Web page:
Fudzilla reports that we won’t see 45nm dual-cores until well into 2009.
This is not good. Why?
Quad-cores are not mainstream now, and will not be in 2008 (they’ll account for about 10% of Intel’s product mix). They will not be the norm in 2009, and probably not even in 2010. Certainly for at least the next two years, the vast majority of CPUs sold will be dual cores.
Dual-cores are easier to make, cheaper to make, and handle most tasks just as well as quads. That doesn’t mean you shouldn’t buy a quad, it does mean that most computer buyers won’t buy quads anytime soon.
Intel is well-aware of this, which is why they will manufacture mostly dual-cores, even at 45nm, and 45nm dual-cores are being introduced in the same timeframe as the quads.
So why did AMD put dual-K10s last on its rollout list? Why is it going to put dual-K10.5 last on its 45nm rollout list?
There’s only one rational explanation for both, and it’s AMD’s biggest “secret.”
AMD can’t make these chips in volume, and because they can’t, they’re stunting with low-volume quads to make themselves look more advanced than they really are, and hide the fact that they can’t ramp these new generations to serious levels of production.
Obviously AMD has had more than its share of technical problems with the Barcelona and Phenom quads, but I don’t think technical issues are the core problem here. I think this is mostly a capacity issue.
The fact is AMD can’t introduce a dual-core K10 or K10.5 until AMD is ready to make a lot of them, millions of them. No big OEM is going to accept just getting a handful of them.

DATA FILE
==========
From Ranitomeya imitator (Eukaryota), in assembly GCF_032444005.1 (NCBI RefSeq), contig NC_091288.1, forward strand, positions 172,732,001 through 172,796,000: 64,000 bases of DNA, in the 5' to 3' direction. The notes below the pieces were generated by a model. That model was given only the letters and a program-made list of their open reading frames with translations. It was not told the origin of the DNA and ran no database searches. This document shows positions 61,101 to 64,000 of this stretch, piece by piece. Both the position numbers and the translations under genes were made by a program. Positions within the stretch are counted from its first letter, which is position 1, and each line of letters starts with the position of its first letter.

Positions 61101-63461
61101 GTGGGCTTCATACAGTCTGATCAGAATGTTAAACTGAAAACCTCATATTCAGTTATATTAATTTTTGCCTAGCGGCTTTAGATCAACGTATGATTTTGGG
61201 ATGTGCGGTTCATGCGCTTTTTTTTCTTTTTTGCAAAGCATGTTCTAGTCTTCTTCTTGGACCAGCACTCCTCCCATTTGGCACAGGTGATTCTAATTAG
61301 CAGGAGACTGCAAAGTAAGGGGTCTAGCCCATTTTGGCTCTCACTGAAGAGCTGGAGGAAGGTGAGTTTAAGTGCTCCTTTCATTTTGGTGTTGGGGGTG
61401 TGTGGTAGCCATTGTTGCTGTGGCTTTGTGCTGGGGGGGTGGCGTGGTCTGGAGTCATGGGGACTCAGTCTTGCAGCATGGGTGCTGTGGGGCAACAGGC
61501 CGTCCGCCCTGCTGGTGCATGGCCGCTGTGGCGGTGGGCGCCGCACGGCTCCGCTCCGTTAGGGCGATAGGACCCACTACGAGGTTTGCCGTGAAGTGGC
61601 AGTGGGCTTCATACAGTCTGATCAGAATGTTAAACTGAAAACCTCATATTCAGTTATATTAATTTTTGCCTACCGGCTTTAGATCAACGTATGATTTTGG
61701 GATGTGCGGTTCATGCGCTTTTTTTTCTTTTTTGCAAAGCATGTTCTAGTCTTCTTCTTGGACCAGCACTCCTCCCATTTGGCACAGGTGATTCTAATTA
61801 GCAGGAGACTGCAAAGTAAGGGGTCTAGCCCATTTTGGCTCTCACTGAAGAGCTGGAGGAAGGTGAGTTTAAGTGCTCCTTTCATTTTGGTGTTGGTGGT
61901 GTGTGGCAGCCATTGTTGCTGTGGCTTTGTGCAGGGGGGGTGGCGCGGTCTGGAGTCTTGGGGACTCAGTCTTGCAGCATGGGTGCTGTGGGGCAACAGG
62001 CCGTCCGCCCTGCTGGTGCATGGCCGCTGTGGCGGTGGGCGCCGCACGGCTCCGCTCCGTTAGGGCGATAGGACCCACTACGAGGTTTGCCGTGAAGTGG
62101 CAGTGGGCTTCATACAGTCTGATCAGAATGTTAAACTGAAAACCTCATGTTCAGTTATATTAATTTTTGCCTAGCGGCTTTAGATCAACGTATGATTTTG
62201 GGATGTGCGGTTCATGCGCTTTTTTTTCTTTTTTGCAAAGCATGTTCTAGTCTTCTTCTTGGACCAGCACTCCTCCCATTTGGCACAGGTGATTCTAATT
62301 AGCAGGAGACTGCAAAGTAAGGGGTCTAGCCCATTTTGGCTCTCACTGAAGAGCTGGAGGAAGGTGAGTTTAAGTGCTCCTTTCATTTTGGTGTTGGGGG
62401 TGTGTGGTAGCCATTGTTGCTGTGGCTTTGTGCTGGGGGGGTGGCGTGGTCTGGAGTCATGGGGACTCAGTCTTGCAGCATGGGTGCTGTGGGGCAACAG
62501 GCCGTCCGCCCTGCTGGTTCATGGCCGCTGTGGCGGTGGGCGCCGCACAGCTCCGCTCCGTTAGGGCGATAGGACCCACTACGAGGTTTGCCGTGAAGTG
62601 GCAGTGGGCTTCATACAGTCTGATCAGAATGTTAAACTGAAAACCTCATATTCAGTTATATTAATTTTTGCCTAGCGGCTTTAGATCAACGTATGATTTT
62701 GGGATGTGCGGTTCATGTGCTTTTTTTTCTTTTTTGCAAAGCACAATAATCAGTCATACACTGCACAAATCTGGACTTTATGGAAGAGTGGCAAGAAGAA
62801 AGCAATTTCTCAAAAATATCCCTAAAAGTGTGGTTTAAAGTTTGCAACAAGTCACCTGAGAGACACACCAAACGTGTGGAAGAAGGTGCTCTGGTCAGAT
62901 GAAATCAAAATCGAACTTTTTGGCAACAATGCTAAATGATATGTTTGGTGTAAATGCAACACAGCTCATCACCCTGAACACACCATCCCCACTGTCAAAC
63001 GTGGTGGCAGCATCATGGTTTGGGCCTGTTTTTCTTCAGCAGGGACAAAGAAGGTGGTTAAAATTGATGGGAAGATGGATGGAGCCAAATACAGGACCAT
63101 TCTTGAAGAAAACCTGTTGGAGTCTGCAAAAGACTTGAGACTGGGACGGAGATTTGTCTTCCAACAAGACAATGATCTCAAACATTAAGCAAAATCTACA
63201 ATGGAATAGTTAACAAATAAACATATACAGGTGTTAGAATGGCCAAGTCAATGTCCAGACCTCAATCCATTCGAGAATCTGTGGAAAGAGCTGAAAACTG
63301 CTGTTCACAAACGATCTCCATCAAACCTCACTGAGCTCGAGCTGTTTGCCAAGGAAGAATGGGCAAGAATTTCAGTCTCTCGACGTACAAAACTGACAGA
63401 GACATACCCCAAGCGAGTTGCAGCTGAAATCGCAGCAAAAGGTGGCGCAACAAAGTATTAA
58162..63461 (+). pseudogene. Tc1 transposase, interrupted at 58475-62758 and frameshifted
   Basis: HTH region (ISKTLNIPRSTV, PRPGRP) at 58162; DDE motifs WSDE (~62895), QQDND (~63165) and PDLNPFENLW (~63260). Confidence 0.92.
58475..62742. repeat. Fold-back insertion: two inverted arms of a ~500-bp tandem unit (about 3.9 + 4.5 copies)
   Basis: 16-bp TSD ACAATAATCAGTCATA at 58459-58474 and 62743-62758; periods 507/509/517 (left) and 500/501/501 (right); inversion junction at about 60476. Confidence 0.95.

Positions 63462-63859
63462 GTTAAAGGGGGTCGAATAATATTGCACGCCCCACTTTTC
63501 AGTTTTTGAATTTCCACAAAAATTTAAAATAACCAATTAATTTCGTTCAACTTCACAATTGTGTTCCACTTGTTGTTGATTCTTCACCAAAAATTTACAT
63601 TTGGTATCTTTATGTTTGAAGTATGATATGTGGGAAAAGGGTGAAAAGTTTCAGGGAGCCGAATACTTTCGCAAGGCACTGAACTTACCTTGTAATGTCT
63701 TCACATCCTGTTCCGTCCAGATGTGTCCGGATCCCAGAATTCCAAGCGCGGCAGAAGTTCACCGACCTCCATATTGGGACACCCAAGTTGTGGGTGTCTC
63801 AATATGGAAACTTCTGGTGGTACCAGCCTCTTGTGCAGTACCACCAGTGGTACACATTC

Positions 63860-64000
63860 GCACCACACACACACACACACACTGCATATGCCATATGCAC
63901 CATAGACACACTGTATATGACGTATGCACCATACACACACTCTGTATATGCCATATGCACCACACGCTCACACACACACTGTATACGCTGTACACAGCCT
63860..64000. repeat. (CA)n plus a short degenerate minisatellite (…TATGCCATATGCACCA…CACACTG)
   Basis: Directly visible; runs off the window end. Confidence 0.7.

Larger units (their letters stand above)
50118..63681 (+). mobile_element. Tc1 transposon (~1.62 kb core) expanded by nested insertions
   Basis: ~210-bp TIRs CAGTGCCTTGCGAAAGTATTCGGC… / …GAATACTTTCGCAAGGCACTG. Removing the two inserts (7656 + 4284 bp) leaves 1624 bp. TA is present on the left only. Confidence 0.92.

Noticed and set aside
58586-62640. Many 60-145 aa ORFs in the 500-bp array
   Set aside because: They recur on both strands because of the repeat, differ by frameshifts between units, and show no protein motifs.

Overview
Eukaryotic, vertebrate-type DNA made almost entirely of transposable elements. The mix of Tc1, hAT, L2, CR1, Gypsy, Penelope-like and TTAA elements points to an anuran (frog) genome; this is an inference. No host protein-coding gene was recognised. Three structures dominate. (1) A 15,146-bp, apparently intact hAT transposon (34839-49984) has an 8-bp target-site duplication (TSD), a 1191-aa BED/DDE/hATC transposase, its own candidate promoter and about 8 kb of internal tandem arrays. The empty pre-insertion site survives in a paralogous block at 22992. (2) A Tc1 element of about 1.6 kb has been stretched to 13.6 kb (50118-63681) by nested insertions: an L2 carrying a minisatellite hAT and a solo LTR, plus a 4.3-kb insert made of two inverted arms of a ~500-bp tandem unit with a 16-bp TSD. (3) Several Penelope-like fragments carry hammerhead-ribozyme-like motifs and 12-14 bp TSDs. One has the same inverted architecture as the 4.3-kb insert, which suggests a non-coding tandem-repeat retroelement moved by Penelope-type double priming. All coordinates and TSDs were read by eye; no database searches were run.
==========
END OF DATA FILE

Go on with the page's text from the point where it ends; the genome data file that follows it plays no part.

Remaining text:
I think it’s very safe to say that for at least the next two years, the dude getting the standard Dell or HP or Acer or whatever box is going to get a dual-core CPU.
Over the next two years, Intel will have dual-core Celerons, dual-core C2Ds, dual-core Penryns and last but not least dual-core Nehalems. Intel should have little difficulty beating AMD on the high-end, while the dual-core Celerons will cause AMD some pricing problems on the low end (especially if X2s stick around a while).
What’s AMD going to have? For the next three-four months, all they have are X2s. After that, some dual-core K10s are supposed to start dribbling in, but even if they do, they’ll be beaten by the Penryns and the C2Ds. Even assuming these 45nm chips show up on time, their prime-time competition by then will be dual-core Nehalems.
Not being able to do better than second-rate chips from new generations of CPUs is bad enough, but when the time schedule of the second-rate chips boils down to “too little, too late,” it’s hard to see how AMD can successfully follow a “pile ’em high and sell ’em cheap” strategy.